Since banding together in 1979, the historians at Atlanta Preservation Center have helped ward off packs of angry bulldozers from more than 175 endangered buildings. Working alongside local government, businesses, and community leaders, the preservation team has saved elaborate structures including the Peters House and Winecoff Hotel. In addition, its headquarters—the 1856 Grant Mansion in Grant Park—is one of just three antebellum houses left in Atlanta and the team is currently working to restore the building to its architecturally accurate origins. When it isn’t keeping delicate treasures from crumbling, the Atlanta Preservation Center leads walking tours of historic areas and tells embarrassing stories from the days when the city’s buildings were just a bunch of baby bricks.
The opening scene of Forrest Gump follows a feather as it floats above Savannah's rooftops, a view seen from the Sorrel-Weed House, where the scene was filmed. Completed between 1839 and 1840, the now-iconic building was distinguished as a state landmark in 1954—only the second house in Georgia to receive that honor. Today, during historic tours, guests patter down the same corridors where onetime houseguest General Robert E. Lee once practiced hacky sack, or track spirits during ghostly explorations of the home's creepy quarters. Southern history pervades each visit as guests catch glimpses of the house’s antique decor and Greek revival architecture.
The third annual Antebellum Trail Pilgrimage offers patrons the chance to unearth the past with myriad events and activities scattered throughout seven historic communities: Athens, Watkinsville, Madison, Eatonton, Milledgeville, Old Clinton, and Macon. The 100-mile trail zigzags pilgrims from city to city, offering self-guided excursions ideal for self-directed murmurs of informational tidbits. The events, museum visits, private tours of historic homes, and other activities featured in the five-day pilgrimage itinerary give visitors a glimpse of historic Georgia. Pass-holders also have access to authentic battle sites, where they can trace the steps of soldiers and reenact bayonet-limbo contests. Most locations are open, rain or shine, from 10 a.m. to 4 p.m.
The Southern Trilogy of historic homes in Roswell includes Barrington Hall, Bulloch Hall, and Smith Plantation. Together they tell the authentic story of the American South. Each of the locations interprets the unique experiences of the families who cherised them.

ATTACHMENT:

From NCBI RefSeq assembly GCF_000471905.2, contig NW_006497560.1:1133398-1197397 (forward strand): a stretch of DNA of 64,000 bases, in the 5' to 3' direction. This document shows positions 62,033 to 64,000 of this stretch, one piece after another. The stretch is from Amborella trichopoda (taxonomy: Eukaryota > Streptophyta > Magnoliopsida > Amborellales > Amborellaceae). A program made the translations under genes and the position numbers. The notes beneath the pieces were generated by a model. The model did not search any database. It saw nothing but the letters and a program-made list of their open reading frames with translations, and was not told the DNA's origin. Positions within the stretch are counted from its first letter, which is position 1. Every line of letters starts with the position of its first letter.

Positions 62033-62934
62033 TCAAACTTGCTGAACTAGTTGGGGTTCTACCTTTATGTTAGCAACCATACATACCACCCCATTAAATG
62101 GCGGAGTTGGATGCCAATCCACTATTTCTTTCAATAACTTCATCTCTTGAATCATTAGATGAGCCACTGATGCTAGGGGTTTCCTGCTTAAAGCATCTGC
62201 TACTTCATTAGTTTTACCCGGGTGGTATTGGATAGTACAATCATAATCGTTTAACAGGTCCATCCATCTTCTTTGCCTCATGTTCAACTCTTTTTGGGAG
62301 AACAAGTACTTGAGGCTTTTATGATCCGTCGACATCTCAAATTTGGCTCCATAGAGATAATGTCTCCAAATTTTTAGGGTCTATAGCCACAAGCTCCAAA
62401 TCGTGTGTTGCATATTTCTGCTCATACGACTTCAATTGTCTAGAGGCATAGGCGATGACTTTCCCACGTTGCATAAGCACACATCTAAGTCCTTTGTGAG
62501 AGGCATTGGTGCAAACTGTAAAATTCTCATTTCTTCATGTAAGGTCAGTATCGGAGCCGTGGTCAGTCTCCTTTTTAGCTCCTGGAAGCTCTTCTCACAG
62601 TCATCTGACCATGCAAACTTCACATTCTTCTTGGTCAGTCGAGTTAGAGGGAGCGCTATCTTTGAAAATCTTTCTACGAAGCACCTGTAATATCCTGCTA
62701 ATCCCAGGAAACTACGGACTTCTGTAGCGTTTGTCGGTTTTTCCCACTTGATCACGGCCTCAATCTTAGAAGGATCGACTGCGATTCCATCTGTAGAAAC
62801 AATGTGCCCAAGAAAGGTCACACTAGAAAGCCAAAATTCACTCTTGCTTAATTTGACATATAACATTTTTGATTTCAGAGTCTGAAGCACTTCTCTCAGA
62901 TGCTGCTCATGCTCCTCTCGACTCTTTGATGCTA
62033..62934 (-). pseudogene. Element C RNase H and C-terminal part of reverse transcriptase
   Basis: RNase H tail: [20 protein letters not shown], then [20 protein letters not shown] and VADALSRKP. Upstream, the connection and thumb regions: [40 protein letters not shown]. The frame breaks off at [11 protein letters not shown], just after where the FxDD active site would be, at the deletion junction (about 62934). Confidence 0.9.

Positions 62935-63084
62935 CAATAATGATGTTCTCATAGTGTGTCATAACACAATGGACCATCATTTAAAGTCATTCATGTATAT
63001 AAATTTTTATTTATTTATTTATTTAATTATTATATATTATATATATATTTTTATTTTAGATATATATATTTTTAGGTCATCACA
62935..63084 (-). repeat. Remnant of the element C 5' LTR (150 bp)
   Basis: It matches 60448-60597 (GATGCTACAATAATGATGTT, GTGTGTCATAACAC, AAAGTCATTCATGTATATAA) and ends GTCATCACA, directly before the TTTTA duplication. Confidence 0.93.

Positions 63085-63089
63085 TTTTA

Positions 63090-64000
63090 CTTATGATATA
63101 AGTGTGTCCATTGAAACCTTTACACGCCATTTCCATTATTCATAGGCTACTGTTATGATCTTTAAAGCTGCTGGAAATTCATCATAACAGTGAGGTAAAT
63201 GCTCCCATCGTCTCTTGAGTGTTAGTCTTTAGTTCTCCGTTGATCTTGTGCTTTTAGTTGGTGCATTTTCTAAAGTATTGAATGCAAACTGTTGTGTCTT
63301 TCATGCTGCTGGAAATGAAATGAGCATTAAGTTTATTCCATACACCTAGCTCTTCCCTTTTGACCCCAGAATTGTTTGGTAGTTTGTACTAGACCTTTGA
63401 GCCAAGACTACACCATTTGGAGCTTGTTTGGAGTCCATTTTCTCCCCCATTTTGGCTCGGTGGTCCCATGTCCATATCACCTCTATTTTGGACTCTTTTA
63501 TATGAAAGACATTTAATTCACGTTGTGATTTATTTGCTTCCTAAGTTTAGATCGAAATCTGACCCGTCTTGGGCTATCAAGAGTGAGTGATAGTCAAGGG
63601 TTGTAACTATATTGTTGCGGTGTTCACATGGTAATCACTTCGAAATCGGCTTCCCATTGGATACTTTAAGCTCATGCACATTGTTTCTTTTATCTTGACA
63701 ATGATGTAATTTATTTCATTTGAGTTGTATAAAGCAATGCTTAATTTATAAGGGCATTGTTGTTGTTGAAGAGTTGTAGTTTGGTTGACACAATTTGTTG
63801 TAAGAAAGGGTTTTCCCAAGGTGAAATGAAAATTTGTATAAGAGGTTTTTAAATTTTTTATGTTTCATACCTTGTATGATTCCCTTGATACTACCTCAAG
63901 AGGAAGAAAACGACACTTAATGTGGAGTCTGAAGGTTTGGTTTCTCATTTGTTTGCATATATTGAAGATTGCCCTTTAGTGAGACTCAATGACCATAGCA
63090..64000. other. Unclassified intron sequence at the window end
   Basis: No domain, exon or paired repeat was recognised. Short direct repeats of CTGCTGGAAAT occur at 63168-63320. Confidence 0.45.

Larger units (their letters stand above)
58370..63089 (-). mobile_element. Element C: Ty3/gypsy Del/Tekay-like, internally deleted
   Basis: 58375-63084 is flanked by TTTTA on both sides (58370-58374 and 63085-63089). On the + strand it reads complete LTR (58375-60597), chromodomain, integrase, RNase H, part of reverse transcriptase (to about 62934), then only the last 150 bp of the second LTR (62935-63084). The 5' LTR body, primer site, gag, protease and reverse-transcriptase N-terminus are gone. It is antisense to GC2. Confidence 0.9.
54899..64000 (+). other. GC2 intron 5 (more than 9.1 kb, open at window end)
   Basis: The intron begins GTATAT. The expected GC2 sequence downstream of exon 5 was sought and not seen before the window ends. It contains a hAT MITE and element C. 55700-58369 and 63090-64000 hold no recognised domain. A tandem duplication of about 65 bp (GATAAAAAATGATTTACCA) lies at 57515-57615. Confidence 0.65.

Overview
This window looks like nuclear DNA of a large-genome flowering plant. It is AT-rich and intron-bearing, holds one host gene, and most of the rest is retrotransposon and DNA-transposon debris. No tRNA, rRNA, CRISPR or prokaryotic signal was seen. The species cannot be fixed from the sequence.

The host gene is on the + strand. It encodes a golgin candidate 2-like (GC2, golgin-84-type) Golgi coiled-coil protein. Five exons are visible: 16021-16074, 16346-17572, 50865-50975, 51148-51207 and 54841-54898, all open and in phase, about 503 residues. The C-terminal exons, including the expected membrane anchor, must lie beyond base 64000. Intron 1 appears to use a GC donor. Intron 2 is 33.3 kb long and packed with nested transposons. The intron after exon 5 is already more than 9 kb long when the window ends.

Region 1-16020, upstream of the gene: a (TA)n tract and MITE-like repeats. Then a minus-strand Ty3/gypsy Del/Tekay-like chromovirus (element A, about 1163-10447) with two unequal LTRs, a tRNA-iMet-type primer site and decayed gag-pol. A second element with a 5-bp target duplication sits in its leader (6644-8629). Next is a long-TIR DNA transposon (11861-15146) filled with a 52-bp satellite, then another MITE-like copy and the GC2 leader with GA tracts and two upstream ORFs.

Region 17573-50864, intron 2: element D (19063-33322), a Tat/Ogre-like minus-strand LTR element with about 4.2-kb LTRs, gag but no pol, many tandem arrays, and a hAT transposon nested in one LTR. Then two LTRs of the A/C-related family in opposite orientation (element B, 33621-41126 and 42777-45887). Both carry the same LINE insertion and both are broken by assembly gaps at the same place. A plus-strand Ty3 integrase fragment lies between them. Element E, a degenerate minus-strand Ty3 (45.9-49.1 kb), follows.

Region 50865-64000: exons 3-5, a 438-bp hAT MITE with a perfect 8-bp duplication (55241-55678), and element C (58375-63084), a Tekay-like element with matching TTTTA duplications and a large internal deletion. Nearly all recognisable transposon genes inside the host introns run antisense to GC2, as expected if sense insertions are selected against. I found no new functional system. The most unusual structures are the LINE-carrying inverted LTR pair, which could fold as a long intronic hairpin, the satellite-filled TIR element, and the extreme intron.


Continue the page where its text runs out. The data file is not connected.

Spread across 80 acres of saunter-friendly sod, the Atlanta Bike Festival draws motorcycle maniacs, blues and rock buffs, and adventurous aficionados alike. The festival hosts an array of domestic, foreign, and custom choppers all agleam in the Marietta sun, along with gear and accessories, shopping opportunities, riding lessons, test drives, and additional hog-related action. Sights and sounds occur on two main stages, one devoted each day to bellyaching blues and rock music and the other to enticing events like stunt rider shows and seeing how many gullible clowns can fit on a motorcycle. Cast a vocal vote in one of the many contests, such as the Miss Atlanta Bike Festival Beauty Pageant, the Motorcycle Burnout Contest, and the Arm Wrestling Contest, where strongmen compete to see who performs the best forearm suplex. Enjoy the many thrills of the Atlanta Bike Festival while knowing that your vehicle has been safely parked in a secured area.
Maria and Stephen started Wine Hikers to help them get outside and forget their desk jobs. On weekends, they and their fellow hikers journey out to explore the pristine wilderness around Helen, Georgia. Their one-hour hikes start at a predetermined location, then they head out to hike through the North Georgia Mountains' trails. At the post-hike wine tasting, hikers sip on some of a wineries' best offerings and can, if they so choose, say a few words for all the grapes that lost their lives to give them that wine.